Re: Compiler back-ends [Q] (Jeff Jackson)
Fri, 27 Oct 1995 21:47:36 GMT

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Newsgroups: comp.compilers
From: (Jeff Jackson)
Keywords: registers
Organization: I would rather be windsurfing.
References: 95-10-099 95-10-114
Date: Fri, 27 Oct 1995 21:47:36 GMT

> Register allocation is an amazing can of worms, and I don't know
> of any machine-generated code techniques being used there.

Actually, the PQCC compiler of Wolf, Leverit, etc had a very powerful
model for describing the registers of machines for a portable register
allocator. We use it in our CCG technology here at Harris Computer
Systems. We've used the same register allocator on diverse
architectures from the H-Series (6024 -- a 24 bit word addressable
machine where every register either overlaps part of another or has a
number of special uses or both), to modern RISC machines such as
PowerPC, 88110, etc.

The basic idea is that you have an "address space" called a storage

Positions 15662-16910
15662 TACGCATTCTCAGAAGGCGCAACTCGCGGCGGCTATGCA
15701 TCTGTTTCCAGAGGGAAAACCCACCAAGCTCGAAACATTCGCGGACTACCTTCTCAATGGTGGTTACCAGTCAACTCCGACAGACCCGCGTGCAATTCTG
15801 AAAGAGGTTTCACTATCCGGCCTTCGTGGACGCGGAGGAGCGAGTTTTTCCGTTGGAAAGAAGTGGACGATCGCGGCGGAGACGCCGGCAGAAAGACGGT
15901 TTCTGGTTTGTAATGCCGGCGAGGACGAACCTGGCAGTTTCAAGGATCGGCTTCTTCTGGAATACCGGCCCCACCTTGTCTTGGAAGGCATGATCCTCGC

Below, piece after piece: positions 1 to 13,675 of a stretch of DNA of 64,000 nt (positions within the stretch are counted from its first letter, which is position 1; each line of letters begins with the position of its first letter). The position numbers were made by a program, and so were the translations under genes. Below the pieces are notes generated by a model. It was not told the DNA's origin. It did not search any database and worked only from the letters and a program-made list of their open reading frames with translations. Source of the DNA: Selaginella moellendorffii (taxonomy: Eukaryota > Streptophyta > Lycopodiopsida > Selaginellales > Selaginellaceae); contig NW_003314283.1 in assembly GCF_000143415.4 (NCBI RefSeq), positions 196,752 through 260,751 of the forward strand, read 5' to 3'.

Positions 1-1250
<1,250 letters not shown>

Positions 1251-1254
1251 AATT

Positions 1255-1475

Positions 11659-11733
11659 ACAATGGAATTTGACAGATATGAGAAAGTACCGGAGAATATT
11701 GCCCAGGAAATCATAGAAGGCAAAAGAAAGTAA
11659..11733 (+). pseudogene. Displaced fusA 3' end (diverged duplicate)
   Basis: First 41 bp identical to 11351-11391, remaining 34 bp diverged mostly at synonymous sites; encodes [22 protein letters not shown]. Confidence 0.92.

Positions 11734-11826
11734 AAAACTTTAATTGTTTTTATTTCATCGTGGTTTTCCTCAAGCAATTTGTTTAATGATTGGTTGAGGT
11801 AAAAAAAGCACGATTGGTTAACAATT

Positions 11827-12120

base. General Registers, Floating Point Registers and Stack are
examples of storage bases. A storage base is composed of storage
classes where each class consists of sets of groups elements of
storage bases that can be used more or less interchangeably for some
purpose. Thus even numbered general register pairs excluding r0,r1
might compose one storage class. Individual instructions take
operands of only specific classes. The compiler then extracts from
the machine description of operations where it can/must put variables
and temporaries.
Jeffrey Glen Jackson

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